Heyy guys, let's discuss pregnancy!
The moment when a woman finds out she is pregnant should typically be one of the happiest moments for her as it means bringing a new life into the world. Unfortunately, That is not always the case for new mothers as they are stuck focusing on the economic factors such as thinking if they can afford a child (Children are not cheap!) and the anxiety of not having a stable support system to bring the child into. Although, for most mothers, the feelings of joy and exhilaration come with the idea of pregnancy!
However, for women living in the UK of different backgrounds, black women, in particular, can experience anxiety at the thought of becoming pregnant from factors that are completely not in their control. Such as genetic complications which make it more difficult for a child to be born healthy and neonatal care which means black women receive care from doctors that are below the appropriate level of care a pregnant woman should receive! For Black women, there are also believed to be stereotypes in place that make it more difficult for a safe pregnancy to go ahead.
Did you know Black women in the UK are four times more likely to die in pregnancy and childbirth than white women!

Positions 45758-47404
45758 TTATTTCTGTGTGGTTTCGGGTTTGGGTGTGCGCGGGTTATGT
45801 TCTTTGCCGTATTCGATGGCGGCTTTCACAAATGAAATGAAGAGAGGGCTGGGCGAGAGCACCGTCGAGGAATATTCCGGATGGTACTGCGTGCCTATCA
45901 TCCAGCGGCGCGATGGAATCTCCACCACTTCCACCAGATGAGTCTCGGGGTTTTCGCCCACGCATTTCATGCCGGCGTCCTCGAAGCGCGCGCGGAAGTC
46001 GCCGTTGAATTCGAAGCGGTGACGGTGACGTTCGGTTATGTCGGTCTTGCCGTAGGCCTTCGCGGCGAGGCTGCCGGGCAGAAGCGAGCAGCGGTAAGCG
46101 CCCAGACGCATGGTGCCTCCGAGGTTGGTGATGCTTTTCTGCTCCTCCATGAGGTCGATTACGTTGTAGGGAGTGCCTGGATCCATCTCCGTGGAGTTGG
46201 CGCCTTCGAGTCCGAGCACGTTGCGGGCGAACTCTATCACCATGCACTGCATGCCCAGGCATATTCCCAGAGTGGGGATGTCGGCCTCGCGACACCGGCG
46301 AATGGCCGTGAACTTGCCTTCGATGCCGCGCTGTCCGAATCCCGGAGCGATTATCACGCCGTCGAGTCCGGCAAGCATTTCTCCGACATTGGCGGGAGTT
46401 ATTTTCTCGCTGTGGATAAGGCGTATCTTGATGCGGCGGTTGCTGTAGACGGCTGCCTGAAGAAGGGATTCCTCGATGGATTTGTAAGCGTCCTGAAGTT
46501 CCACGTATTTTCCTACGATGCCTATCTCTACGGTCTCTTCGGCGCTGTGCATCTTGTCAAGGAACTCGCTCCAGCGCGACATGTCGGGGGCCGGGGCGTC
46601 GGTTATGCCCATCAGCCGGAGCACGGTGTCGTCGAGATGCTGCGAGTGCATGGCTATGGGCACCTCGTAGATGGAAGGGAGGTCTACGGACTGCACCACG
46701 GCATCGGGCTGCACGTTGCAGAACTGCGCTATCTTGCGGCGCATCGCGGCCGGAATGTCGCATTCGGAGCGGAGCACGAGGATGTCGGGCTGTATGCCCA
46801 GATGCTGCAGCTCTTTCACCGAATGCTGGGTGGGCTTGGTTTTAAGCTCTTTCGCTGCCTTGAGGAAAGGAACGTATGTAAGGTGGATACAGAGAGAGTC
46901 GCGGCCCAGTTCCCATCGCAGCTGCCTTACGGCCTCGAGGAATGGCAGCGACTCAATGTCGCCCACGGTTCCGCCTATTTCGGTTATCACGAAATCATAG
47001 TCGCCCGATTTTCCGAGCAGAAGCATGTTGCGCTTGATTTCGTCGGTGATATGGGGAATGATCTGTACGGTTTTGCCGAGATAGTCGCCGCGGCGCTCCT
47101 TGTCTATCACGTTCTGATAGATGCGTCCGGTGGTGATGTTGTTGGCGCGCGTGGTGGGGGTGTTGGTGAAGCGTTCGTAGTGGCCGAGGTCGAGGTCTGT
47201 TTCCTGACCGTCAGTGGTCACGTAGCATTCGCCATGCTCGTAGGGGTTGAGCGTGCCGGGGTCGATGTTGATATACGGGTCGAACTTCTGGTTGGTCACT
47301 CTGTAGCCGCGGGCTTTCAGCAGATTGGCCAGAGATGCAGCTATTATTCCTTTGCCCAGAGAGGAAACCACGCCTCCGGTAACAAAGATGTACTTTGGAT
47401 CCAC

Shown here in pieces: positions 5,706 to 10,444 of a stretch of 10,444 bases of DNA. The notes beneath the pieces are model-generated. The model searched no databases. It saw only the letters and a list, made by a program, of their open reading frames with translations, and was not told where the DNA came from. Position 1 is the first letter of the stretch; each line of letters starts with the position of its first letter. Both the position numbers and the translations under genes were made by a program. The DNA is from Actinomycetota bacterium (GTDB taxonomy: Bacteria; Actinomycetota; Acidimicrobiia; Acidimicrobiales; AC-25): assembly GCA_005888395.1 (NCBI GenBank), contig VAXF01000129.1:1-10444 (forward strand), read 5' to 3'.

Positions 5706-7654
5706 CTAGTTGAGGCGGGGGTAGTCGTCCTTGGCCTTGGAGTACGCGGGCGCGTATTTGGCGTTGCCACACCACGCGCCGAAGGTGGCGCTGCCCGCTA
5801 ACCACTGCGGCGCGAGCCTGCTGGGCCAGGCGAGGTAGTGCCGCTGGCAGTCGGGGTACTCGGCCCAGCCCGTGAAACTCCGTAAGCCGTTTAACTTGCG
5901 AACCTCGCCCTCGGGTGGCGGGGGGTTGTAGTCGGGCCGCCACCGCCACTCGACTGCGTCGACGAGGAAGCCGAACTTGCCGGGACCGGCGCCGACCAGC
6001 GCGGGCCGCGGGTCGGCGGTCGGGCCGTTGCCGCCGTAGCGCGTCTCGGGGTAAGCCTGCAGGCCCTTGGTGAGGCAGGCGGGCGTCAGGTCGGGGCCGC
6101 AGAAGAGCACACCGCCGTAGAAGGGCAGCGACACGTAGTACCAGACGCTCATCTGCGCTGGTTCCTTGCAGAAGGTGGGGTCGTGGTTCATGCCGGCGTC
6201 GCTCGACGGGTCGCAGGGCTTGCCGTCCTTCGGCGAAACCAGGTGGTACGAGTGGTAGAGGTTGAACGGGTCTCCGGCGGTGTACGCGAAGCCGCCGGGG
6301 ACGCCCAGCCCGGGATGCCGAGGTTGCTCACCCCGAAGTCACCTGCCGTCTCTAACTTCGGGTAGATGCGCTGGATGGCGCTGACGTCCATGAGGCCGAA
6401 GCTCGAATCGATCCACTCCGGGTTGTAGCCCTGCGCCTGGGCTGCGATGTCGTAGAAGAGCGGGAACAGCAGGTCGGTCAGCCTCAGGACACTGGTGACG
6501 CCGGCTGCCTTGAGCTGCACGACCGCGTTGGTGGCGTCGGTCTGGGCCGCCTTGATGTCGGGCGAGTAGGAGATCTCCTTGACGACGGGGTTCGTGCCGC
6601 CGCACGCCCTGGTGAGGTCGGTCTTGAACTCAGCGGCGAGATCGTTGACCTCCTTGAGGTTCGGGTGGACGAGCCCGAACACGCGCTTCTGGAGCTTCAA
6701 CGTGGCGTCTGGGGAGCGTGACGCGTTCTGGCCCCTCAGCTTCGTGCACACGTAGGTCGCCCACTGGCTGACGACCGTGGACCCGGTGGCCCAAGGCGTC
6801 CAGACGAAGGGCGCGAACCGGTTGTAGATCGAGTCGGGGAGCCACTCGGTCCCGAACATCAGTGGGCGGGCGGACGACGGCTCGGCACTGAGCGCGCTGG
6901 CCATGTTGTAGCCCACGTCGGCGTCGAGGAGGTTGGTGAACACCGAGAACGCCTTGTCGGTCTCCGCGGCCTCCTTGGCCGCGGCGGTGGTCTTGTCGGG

This statistic is extremely unsettling for many Black women as everyone no matter their race should feel safe and secure in the beautiful process of having a baby but awful negligence of duty cases prevent that from happening.
Along with Genetics, Did you know Africans are more prone to Hypertension (High blood pressure), Sickle cell, and Tay - Sachs disease.
This means women have to be cautious of who they have children with and aware of the potential risks that can occur when having children. Pregnant women who experience negligence of duty during their pregnancy and childbirth are also vulnerable as not only can this lack of care affect their unborn/newborn child it can also affect them simply because Black women are not listened to and their pain is ignored.
 
 
 

 

Let's talk about Black Pregnancies in the UK